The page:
Gravity Always Wins, which is playing at the HERE Arts Center through August 3, is one of those comedies where you spend almost the entire time laughing and then wonder afterwards whether you should have. It's certainly not that Marc Spitz's new play isn't legitimately funny - it is, in spades - it's that the social commentary underlying the jokes is really nothing to laugh about.
As directed by Jonathan Lisecki, Gravity Always Wins effectively mines comedy from, among other sources, Michael Jackson, marital therapy, abortion, gay pornography, child molestation, and the French. Though no small feat in and of itself, Lisecki and Spitz are more successful still at making it seem like these subjects and others fit together as easily as pieces in a jigsaw puzzle.
But first, they must set up the pieces. At the start of the show, Mort (Philip Littell) is already separated from his wife, trying to raise his two kids alone. One, Scotty (Lisecki himself), is an aspiring moviemaker distressed by the dialogue in gay porn films, and who wants to help a favorite star (Andersen Gabrych) go legit. The other, Clay (Brian Reilly), has gotten his French girlfriend Emma (Alexandra Oliver) pregnant, though neither is sure they're ready to be parents. Mort, meanwhile, has been taking to wearing leather jackets with zippers, single sequined gloves, and spending too much time with five-year-old Becky (Valerie Clift) who lives nearby.
The picture that gradually forms of the Williams clan is one of a group of people subconsciously influenced by pop culture and the media to the point that they're almost incapable of dealing with each other. As Mort spends all his time and money trying to look more like Michael Jackson and Emma is determined to remove the "black thing" from inside her, they refuse to listen to any personal, external voices of reason; they've already been programmed otherwise.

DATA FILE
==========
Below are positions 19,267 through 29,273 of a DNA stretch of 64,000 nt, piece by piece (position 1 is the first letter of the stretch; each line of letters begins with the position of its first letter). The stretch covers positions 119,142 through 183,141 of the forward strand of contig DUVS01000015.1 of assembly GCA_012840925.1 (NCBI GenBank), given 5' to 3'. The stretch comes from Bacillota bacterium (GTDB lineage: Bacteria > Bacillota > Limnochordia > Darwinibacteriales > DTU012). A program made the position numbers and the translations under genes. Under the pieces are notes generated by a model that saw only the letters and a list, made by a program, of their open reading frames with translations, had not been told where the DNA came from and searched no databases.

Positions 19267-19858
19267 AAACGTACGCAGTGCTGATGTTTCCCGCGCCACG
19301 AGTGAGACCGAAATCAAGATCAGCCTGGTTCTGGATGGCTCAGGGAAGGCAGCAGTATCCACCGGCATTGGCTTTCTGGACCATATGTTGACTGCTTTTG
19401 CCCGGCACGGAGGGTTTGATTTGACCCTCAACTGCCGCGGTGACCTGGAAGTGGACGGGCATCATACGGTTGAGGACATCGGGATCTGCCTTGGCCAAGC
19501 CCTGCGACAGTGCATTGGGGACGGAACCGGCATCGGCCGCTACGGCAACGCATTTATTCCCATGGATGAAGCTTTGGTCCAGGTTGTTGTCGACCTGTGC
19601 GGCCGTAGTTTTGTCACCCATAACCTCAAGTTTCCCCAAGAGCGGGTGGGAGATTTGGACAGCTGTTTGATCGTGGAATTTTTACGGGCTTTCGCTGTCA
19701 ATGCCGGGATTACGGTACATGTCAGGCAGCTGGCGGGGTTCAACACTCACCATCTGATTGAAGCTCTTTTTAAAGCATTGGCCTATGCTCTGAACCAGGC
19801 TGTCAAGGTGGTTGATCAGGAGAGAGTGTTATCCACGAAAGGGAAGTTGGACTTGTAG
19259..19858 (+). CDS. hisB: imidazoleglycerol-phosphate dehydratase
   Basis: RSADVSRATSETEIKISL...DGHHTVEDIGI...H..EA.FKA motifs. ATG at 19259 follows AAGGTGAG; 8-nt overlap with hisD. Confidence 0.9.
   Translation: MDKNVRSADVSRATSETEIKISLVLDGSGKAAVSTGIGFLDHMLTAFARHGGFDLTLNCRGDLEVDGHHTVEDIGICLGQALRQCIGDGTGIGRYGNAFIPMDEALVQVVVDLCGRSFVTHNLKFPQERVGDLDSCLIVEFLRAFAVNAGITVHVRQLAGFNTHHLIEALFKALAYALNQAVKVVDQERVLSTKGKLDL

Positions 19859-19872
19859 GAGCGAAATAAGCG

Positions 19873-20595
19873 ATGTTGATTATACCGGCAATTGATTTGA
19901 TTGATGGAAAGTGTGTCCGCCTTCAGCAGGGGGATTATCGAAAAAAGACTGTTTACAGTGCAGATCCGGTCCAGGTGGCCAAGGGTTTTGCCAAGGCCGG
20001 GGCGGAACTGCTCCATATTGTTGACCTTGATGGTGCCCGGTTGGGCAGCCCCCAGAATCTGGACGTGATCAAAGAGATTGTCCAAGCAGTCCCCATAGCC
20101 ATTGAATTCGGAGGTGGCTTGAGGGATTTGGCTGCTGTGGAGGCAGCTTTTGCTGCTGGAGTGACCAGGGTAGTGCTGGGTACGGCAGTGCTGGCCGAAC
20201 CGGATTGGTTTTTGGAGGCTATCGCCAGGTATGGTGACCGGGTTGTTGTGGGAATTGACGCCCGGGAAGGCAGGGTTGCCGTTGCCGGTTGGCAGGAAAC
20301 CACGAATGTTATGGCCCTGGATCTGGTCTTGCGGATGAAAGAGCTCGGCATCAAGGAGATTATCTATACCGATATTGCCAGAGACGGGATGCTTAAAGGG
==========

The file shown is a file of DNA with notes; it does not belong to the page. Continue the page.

And, as is perhaps typical, there are plenty of lessons to be learned and prices to be paid along the way. These are deftly handled by Spitz who, even when dealing with the darkest of subject matter, never loses his grip on the comic hyper-reality of his characters or their situations. Lisecki's direction matches Spitz in spirit if not always in timing - relatively lengthy blackouts and scene changes slow down the action a bit too often; the pacing is never as madcap as the writing.
The same can't be said of the performances. Oliver's Emma is perfect in its combination of overdrawn caricature and cultural bias, while still maintaining something of a fragile soul beneath. Gabrych is hilarious as the dim-witted figment of Scotty's imagination, and the scenes Lisecki and Gabrych share have an odd, comic warmth about them that dulls their somewhat disturbing edge. Clift, as Becky and Mort's wandering wife, gives a strong, underplayed comic performance, while Littell goes all out.
Reilly provides one of the two most important performances, generally the "straight man" role trying to inject some reality into the proceedings and failing miserably. His opposing force is the hilarious Zeke Farrow, playing a number of "real world" characters - a plastic surgeon, an undercover policeman concerned about whether he looks like Richard Grieco or Johnny Depp, and a licentious marriage counselor among them - who anchor the Williams family in a world so unreal, their actions almost seem perfectly understandable.
And though the two actors almost never share the stage together, their struggle is emblematic of the show as a whole, the real and the "real" fighting for control over not only people but perceptions. Audiences attending the show will implicitly understand this: Gravity Always Wins is a play full of wonderful comic surprises, with darker, more serious, and more vital elements underneath, just waiting to be discovered and pondered.
Gravity Always Wins